By TIM COOK
HARPERS FERRY, W.Va. — A new employer is coming to town and will be looking for a few workers.
Offering considerable specialized training, those jobs will include about 30 managers and supervisors as well as about 120 front-line skilled trade workers, some of whom will run highly specialized machines.
Among the other factory floor jobs it will bring to Jefferson County, Roxul will hire electricians, millwrights and people to operate forklift machines.
“We’ll be looking in the new year to host some job fairs,” said Leslie McLaren, a communications and government affairs manager for Roxul, a Danish company that produces durable insulation from molten rock.
“There’s a lot of opportunity,” she said.
McLaren and a Roxul vice president, Peter Regenberg, discussed the company’s plans in the Eastern Panhandle during a Jefferson County Chamber of Commerce meeting Thursday at the Clarion Inn, in Harpers Ferry.
Roxul is looking to hire new workers to begin training them for its Ranson manufacturing plant sometime in 2019, McLaren said. The plant is scheduled to fully operate during the first quarter of 2020, where it will be turning out residential and “stone wool” insulation products for distribution and sale.
The company plans to conduct its own job fairs in and around Jefferson County, McLaren said.
“Certainly, when we do (hire workers), it will be fast and furious,” she added.
Across North America and Europe, Roxul, which operates as the Rockwool Group outside of the United States, employees 11,000 people and generates $2.3 billion in sales. The company started in Denmark in 1937 and sells its products widely across Europe.
“Now the focus (for the company’s future sales growth) really is on our North American operations,” Regenberg said.
Roxul currently operates plants in Mississippi, and in British Columbia and Ontario in Canada.
Its new Ranson plant will be located at the former Jefferson Orchards site adjacent to W.Va. 9. To serve customers in the Northeast, the company plans to open with three shifts of workers to operate the new plant 24 hours a day.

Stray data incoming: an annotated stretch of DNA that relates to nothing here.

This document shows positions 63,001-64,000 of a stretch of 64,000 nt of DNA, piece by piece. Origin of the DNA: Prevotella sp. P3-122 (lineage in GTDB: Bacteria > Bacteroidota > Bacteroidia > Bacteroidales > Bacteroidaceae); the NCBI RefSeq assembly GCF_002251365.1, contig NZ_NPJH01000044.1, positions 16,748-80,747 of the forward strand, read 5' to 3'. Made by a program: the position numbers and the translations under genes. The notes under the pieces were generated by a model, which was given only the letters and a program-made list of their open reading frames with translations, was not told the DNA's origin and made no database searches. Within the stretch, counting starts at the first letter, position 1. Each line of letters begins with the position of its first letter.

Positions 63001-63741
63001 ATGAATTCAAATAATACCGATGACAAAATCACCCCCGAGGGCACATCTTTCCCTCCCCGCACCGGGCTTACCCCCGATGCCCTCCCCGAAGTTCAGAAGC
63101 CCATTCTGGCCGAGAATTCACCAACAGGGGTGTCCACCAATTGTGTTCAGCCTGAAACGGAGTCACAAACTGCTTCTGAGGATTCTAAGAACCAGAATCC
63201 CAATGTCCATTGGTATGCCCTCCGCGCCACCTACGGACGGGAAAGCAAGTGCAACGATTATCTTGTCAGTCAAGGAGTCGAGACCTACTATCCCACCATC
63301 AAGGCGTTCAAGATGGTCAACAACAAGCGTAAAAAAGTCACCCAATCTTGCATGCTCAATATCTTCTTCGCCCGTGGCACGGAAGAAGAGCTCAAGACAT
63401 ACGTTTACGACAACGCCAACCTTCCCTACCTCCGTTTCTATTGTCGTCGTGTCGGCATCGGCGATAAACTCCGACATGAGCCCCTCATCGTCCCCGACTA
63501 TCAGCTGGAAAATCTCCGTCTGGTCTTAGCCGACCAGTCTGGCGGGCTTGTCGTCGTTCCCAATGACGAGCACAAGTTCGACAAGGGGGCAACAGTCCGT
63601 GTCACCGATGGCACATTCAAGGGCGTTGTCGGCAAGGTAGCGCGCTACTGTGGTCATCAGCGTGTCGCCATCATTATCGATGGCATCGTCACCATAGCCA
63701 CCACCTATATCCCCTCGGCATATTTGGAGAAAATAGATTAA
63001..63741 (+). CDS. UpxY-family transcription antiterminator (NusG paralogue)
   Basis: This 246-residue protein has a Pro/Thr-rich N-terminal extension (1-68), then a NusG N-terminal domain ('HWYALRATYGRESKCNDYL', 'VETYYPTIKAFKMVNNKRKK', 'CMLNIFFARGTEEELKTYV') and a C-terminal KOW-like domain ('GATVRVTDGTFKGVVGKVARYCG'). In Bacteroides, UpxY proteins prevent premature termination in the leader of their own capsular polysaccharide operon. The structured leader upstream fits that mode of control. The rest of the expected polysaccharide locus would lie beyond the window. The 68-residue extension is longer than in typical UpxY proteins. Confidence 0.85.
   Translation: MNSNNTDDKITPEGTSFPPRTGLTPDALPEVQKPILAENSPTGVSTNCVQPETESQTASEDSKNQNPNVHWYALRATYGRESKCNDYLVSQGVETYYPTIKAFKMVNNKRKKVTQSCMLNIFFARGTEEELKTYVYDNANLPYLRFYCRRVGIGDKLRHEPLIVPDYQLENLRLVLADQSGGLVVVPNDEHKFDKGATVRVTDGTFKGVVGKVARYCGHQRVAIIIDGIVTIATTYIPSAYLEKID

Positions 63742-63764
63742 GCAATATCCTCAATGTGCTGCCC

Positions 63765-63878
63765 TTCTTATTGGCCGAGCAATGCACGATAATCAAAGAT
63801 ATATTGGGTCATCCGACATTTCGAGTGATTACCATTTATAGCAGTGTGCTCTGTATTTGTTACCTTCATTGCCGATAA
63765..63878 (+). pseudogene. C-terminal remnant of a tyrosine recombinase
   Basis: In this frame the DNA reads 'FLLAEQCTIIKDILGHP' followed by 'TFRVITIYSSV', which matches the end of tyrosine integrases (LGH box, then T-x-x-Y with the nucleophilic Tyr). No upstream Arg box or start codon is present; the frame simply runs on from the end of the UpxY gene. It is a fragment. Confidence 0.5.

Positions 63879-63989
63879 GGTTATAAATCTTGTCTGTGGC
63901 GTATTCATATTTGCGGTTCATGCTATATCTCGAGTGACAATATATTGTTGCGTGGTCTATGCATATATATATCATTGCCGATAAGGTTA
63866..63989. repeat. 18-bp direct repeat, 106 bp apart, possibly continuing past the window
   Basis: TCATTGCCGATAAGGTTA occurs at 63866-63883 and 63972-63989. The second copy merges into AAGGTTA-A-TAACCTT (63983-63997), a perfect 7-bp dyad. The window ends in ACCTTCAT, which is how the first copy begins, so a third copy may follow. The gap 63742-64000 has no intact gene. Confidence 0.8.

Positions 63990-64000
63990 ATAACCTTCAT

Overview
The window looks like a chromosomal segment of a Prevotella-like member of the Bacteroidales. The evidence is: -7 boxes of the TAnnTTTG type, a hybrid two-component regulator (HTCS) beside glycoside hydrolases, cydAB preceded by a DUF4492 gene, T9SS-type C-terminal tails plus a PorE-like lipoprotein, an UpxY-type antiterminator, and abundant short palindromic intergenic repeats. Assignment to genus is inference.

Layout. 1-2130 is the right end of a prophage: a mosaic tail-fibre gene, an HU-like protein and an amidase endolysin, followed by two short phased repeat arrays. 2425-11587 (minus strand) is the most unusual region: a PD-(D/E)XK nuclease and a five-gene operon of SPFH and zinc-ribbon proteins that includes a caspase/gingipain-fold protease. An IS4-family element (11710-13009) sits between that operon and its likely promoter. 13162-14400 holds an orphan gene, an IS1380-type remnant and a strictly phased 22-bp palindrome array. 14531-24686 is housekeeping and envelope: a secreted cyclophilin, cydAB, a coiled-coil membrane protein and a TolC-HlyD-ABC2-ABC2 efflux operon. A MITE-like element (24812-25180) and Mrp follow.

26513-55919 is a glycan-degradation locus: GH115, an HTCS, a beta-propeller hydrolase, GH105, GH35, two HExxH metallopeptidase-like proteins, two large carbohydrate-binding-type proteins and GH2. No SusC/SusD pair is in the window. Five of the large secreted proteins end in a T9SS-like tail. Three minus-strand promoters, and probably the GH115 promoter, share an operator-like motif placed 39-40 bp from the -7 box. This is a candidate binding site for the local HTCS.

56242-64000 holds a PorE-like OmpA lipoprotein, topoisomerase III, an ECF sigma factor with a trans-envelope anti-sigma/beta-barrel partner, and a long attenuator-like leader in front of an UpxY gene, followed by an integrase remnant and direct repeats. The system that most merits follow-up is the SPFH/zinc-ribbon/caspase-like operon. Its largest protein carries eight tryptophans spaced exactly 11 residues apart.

Central to the plant will be a furnace that will heat mined rock–essentially basalt and slag material–to 3,000 degrees Fahrenheit to shape and mold the material into fibrous insulation.
“Our business is to melt rock and turn it into insulation,” Regenberg said. “It’s literally lava from a volcano–that is what comes out” of the company’s furnaces.
Roxul’s special-formula insulation and sound-dampening products for homes, commercial buildings and boats provide excellent fire resistance, Regenberg said. Its plants also recycle about 40 percent of the water and other materials they use for its manufacturing process, he pointed out.
Regenberg said Roxul settled on opening a new plant in Ranson because, in part, of the availability of skilled, conscientious labor in the area. But the company is willing to teach skills and jobs to people with the right work ethics, McLaren and Regenberg said.
“It’s mostly, for me, a question of finding people with the right mentality–a sense of urgency, a proactiveness in your mindset,” Regenberg said. “If you have that culture, we will train you.”
Regenberg said Roxul officials carefully considered the available workforce in the Jefferson County area, a process that included interviewing local community college officials as well as human resource managers at other manufacturing companies in the area.
“We have done a lot of research,” he said. “We don’t take a chance on this, because the availability of the local workforce is key. There’s no point in spending $150 million and then you have an empty factory that no one is there to run.”
Regenberg said initial training takes about six to 10 weeks for a new Roxul worker to become skilled in the basics of operating and overseeing the company’s machines, which includes robotics arms that automatically lift and wrap products and materials. However, it also can take a year and a half for a worker to proficiently operate some machines.
McLaren described Roxul’s employee training as “very intense,” a process that could involves months. “We’re training for not only the technology and the process–the safety is number for us,” she said. “So it’s important to have everybody online and working together.”
Many workers at the new Ranson plant will be trained by the company’s current employees at its different plants, McLaren said. “For a lot of the hourlys (workers), we’ll provide the training,” she said.
Depending on the job they are hired to perform, workers might visit plants in Mississippi, Canada or Europe during their training, she added.
McLaren pointed out that she has worked for Roxul for 17 years. “People come and they tend not to leave,” she said. “We treat our employees well, fairly.”
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